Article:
Pantyhose, also known as nylon stockings or sheer tights in other countries, are sheer undergarments that fit close to the waist and extend over the legs and down to the toes. In the United States, tights are a similar type of legwear that is thicker and opaque, and sometimes this type of hosiery stops at the ankle and is worn like leggings. Both pantyhose and opaque tights are worn under a dress, a skirt, or with lingerie.
While sales of traditional styles did not recover, the 2000s saw the rise of other specific styles. Fishnet hose, patterns and colors, opaque tights, low-rise pantyhose, footless shapewear, and pantyhose for men (playfully referred to as "mantyhose") all experienced increased sales. In the 2010s, an increasing popularity for form-fitting opaque leggings paired with casual dress (and even some officewear) supplanted the fashion role previously held by pantyhose, although pantyhose remain popular as pair of formalwear.
Bras are more versatile today than they were in years past. A minimizer bra, for instance, features a front clasp and padded straps without sacrificing everyday comfort. Cap sleeve bralettes, lace cami bras and strappy push-ups are some of today's favorite options. A bralette (in case you didn't know) is, in some ways, an offspring of the sports bra — kind of like a sports bra that got turned into a cuter version of itself.
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^ Armytage, Marcus (October 31, 2011). "Diary: Warwick racecourse stage remembrance day for gentleman George Mernagh". The Daily Telegraph. London. Archived from the original on January 1, 2012. Retrieved October 31, 2013. It is one of the curiosities of racing that, to a man, jockeys go out to ride wearing that most feminine of undergarments; ladies nylon tights.
In 1953, Allen Gant, Sr., of Glen Raven Knitting Mills developed a commercial equivalent to these hose that he named "Panti-Legs", but these were not brought to the open market until about 1959. During this time, Ernest G. Rice invented his own design for pantyhose similar to those worn today, and in 1956 he submitted a patent titled "Combination Stockings and Panty". This design was adopted by other makers, and this caused disputes in U.S. courts for many years before the patent was upheld some time after Rice's own death.
Pantyhose have been criticized for being flimsy because the thin knit fabric is prone to tearing or laddering (or "running"). The wearer can cause a run in the hose by catching a toenail in the fabric when the hose is put on, by catching it on a rough surface like a corner of a desk, or a car, and by numerous other risks. Some women apply clear nail polish or hair spray to their hose to prevent runs from growing.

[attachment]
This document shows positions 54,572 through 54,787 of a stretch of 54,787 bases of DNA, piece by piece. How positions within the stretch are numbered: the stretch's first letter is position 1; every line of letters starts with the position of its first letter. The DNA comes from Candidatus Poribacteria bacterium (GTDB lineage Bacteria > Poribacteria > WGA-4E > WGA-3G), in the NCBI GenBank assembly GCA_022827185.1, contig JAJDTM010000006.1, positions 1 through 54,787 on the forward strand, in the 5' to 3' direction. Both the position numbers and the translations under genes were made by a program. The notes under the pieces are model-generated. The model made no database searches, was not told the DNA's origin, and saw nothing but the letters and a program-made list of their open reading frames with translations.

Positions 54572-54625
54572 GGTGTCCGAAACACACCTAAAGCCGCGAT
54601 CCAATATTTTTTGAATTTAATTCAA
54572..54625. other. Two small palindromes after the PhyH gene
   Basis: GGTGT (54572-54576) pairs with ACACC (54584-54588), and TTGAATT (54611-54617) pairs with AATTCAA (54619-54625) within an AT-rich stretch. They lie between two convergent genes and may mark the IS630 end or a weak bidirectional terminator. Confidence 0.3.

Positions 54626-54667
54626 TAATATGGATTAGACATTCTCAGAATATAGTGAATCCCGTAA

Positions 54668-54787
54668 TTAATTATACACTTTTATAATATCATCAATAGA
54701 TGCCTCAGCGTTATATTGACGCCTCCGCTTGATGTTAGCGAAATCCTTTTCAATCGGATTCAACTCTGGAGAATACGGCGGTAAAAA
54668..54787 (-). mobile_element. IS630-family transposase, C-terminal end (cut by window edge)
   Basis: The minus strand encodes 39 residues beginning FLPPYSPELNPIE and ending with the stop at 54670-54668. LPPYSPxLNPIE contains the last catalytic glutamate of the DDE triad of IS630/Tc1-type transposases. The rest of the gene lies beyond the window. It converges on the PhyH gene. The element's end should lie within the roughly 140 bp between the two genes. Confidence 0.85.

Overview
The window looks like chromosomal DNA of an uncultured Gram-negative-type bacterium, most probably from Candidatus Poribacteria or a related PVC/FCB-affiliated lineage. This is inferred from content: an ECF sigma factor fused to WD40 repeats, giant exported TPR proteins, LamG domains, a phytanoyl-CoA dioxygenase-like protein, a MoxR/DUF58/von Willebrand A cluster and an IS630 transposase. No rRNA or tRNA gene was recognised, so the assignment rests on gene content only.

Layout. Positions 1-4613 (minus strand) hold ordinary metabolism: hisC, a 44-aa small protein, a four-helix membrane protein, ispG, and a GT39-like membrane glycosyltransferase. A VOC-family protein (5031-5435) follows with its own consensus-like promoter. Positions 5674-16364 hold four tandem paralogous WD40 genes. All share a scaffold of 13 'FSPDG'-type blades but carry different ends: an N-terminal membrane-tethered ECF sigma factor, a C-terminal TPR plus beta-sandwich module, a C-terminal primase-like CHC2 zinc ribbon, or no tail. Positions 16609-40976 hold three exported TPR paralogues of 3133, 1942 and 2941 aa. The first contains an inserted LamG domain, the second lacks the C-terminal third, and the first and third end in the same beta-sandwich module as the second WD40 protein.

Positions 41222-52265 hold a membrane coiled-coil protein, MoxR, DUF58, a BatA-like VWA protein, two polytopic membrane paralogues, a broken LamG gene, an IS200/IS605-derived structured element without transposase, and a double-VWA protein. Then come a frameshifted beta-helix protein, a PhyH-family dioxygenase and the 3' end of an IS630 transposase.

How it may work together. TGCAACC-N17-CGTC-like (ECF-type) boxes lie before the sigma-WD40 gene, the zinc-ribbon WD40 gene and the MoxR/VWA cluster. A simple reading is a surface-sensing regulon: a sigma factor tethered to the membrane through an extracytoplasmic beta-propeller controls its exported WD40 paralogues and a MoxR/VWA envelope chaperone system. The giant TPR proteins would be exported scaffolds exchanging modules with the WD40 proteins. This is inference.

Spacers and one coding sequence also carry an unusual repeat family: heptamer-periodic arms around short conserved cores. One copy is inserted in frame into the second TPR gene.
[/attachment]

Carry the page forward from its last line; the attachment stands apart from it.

Hosiery is a class of tight-fitting garments worn on the legs and/or feet. For the most part, hosiery has a knit construction. So, socks, anklets, pantyhose, fishnets, nylons, leggings, tights and stockings all fall under the hosiery category. Available in different colors, textures, opacities, styles and even shapewear control levels, hosiery is a great way to transform an outfit and make a statement as well as give your legs a subtle, polished look.
Hosiery, also referred to as legwear, describes garments worn directly on the feet and legs. The term originated as the collective term for products of which a maker or seller is termed a hosier; and those products are also known generically as hose. The term is also used for all types of knitted fabric, and its thickness and weight is defined by denier or opacity. Lower denier measurements of 5 to 15 describe a hose which may be sheer in appearance, whereas styles of 40 and above are dense, with little to no light able to come through on 100 denier items.
Model and actress Hari Nef told us that a nude, no-show panty is a must for shoots, where you never know what they’ll put you in. “If it’s a white sheer dress, and you’re in your Hello Kitty underwear, that’s not the look,” she says. Victoria’s Secret No Show “disappear underneath whatever you’re wearing,” according to Nef. “You can wear a body-con dress, and it’s fine. And it’s also not a thong, at least not the way we traditionally think of them. I hate those.”
Cora Harrington (a.k.a. the Lingerie Addict), the author of In Intimate Detail: How to Choose, Wear, and Love Lingerie, says that if you want something you can easily find at your local department store, Natori’s Girl Briefs are her favorite “mainstream” underwear (we heard about Harrington’s more obscure picks, too, which are further down this list). “They’re cute. They’re comfy. The Pima cotton means they’re supersoft,” she explains. “Nordstrom includes them in their annual anniversary sale, and my secret tip is to buy discontinued colorways … after all, no one cares what color your underwear is!” Dolley Frearson, co-founder and creative director of High Fashion Home, is another fan of the Natori Girl Briefs. “For everyday underwear, I need it to feel comfortable and breathable,” she says. “I also need it to appear smooth, and not pinch my skin in any place or ride up.” For Frearson, the Natori briefs check all of those boxes. “They will eventually replace almost all of your underwear in your drawer,” she promises.